When I initially dove into the game's walls of text, I was in adventure game culture shock. I was unfamiliar with the concept of playing through a "visual novel." When the fuck is the game going to start? Why are the characters are all a bunch of glorified animated GIFs with no legs? But after an hour or two of navigating the curious caricature of Japan's legal system, I was hooked. Every character was so beautifully and idiosyncratically animated and matched to their text. You start to create voices in your head for each character and anticipating the next animation.
More importantly, the main characters—Phoenix Wright, Maya Fey, and Detective Gumshoe—all stood for something. Their relentless optimism through so many lies and so much strife filled a hole in my psyche—and perhaps my heart. I lacked direction. Furthermore, I was missing out on the trials and tribulations of a romantic or social life. But Phoenix trusted people and wanted to help them. He would stop at nothing. He had faith that his friend Larry Butz could not possibly be guilty, and he stuck with him right the way until he could prove his innocence.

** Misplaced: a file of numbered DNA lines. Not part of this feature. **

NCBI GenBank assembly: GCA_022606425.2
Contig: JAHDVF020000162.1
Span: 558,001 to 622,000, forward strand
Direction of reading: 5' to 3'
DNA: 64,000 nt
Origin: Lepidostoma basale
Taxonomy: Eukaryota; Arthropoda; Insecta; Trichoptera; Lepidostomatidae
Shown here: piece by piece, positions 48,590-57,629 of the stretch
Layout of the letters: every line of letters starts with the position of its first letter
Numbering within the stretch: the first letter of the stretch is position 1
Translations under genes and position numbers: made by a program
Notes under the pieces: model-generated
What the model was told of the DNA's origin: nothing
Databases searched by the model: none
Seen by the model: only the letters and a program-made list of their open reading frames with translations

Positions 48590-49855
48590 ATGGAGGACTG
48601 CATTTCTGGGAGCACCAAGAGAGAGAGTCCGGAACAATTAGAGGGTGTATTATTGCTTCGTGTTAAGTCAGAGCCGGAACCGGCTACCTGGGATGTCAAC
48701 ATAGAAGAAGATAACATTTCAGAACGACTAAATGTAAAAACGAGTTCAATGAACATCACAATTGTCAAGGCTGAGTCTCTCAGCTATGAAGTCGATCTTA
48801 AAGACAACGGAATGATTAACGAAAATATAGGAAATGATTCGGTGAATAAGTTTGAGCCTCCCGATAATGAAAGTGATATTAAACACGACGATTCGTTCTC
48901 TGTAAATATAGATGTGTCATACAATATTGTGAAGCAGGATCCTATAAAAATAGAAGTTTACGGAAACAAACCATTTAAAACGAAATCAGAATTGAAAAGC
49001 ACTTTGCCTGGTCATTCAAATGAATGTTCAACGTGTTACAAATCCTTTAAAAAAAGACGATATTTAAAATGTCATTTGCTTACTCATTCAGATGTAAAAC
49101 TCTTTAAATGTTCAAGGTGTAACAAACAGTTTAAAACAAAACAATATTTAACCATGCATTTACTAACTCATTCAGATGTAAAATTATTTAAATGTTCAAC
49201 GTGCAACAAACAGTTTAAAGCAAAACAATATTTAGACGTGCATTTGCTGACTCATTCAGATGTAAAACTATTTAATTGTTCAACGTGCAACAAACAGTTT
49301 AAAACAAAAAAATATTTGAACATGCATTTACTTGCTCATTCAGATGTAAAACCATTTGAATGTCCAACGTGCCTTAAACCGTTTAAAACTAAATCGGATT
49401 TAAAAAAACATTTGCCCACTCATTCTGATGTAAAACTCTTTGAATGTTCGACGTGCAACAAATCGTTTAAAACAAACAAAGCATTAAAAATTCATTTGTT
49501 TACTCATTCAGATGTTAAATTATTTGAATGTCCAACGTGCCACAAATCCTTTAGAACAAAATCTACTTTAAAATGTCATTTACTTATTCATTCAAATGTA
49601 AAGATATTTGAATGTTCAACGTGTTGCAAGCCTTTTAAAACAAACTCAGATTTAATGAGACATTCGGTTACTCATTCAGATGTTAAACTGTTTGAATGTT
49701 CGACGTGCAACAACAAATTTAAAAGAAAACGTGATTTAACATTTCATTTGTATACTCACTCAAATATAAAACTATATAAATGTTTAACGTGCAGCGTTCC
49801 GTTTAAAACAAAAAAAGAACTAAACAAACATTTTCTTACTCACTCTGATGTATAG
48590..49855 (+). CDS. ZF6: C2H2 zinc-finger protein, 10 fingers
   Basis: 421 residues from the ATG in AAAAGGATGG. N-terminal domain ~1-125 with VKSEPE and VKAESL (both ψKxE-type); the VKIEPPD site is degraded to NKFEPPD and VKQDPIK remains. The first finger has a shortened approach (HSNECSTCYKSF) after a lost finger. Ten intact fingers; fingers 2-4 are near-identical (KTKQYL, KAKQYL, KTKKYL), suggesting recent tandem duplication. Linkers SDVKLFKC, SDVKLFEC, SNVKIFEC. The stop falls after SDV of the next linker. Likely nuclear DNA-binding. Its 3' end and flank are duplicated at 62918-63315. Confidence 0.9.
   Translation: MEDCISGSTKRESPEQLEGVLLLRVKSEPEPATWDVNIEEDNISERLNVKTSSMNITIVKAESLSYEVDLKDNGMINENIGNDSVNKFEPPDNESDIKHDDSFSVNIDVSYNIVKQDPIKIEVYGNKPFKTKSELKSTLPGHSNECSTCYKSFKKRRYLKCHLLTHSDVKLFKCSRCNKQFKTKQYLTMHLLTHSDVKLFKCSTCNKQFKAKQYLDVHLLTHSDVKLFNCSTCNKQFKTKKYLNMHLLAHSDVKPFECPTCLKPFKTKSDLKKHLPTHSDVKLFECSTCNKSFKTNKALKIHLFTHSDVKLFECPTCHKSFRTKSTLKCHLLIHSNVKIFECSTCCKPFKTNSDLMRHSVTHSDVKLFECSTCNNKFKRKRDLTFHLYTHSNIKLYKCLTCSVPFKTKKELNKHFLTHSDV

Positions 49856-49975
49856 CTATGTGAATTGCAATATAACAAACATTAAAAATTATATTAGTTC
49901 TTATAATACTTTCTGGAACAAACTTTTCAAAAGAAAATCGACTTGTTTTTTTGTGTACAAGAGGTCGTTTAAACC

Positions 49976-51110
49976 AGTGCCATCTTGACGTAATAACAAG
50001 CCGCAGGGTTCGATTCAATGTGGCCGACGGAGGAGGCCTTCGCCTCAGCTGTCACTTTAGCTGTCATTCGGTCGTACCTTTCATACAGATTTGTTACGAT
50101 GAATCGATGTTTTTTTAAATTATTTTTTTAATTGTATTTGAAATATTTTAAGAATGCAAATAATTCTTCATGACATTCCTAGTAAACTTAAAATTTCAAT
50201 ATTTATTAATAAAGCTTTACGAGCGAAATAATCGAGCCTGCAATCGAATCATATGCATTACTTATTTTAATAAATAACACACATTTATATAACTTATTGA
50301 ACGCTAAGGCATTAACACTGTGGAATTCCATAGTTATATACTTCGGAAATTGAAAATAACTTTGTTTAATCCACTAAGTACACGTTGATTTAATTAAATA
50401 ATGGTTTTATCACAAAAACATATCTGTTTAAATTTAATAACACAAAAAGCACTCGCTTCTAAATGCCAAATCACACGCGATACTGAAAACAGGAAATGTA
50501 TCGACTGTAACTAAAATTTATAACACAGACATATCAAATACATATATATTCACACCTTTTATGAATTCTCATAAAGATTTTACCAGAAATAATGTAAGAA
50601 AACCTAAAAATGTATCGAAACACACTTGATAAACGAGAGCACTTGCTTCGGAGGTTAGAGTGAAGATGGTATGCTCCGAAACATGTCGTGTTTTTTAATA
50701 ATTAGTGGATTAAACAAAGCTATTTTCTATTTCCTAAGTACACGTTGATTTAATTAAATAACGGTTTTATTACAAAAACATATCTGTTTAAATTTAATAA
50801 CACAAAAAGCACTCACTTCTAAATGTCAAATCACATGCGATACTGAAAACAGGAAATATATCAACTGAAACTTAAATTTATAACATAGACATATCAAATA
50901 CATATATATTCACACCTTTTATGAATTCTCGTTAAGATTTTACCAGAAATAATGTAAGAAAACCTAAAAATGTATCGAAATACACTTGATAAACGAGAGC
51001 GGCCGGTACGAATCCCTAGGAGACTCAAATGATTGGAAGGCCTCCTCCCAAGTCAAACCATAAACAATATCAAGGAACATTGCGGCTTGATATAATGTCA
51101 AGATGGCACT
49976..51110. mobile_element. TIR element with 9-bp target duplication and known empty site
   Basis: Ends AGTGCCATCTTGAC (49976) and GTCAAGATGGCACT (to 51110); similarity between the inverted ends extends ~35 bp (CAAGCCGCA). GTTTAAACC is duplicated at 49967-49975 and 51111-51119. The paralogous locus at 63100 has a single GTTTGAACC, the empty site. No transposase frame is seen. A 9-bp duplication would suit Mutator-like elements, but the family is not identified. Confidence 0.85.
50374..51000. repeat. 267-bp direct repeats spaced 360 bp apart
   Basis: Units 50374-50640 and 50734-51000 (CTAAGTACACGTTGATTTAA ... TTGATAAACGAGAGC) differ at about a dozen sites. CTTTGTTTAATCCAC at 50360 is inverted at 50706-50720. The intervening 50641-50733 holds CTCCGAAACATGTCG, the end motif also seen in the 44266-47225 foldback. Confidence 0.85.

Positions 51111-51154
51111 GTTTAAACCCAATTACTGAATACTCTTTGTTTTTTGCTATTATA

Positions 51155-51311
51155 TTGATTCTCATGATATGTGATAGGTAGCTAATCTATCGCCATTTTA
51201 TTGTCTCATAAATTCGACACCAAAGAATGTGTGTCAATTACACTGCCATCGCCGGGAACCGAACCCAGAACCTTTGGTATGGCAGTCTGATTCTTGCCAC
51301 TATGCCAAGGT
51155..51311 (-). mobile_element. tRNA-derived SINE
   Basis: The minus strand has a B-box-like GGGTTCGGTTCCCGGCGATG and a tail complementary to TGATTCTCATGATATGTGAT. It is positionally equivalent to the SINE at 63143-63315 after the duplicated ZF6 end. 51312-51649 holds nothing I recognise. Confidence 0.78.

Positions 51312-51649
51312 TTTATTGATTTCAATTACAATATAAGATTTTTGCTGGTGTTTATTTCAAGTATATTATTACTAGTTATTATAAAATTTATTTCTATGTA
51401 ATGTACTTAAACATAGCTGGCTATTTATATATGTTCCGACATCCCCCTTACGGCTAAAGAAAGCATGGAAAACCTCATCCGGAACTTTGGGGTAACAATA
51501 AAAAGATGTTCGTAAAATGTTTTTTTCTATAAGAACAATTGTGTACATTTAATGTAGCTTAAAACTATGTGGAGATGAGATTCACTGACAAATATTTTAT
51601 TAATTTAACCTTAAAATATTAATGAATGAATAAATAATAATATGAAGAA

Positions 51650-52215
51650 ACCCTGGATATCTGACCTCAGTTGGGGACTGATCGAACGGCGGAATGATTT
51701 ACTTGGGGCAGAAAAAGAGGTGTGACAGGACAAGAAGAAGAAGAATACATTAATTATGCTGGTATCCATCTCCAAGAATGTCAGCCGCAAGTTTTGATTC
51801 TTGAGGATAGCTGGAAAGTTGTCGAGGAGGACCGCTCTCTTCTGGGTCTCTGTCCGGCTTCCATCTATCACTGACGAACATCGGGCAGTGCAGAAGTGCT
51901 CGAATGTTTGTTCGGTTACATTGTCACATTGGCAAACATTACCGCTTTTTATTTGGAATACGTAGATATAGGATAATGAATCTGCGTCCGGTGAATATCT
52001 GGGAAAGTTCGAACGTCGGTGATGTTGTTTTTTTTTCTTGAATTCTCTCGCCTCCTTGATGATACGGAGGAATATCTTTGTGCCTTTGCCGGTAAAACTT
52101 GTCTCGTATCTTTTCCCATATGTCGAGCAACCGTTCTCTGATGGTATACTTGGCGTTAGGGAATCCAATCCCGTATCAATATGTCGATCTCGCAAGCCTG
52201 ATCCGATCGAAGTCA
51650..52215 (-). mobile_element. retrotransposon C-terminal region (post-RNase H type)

Then, after the 15th or 20th time seeing Phoenix sweat because he thinks the prosecutor, Miles Edgeworth, has bested him, it starts to make you tense up. You feel elation when you begin hammering down the path of truth by providing the correct evidence. And, finally, ecstasy when you finger the culprit and the villain wigs out. More than anything, the Phoenix Wright group is just so charming and honest that you want to hang out with them through the next case. Phoenix isn't the most shrewd or cunning lawyer, Maya is a naive teenager, and Gumshoe is a dipshit detective, but they value truth and kindness over everything else.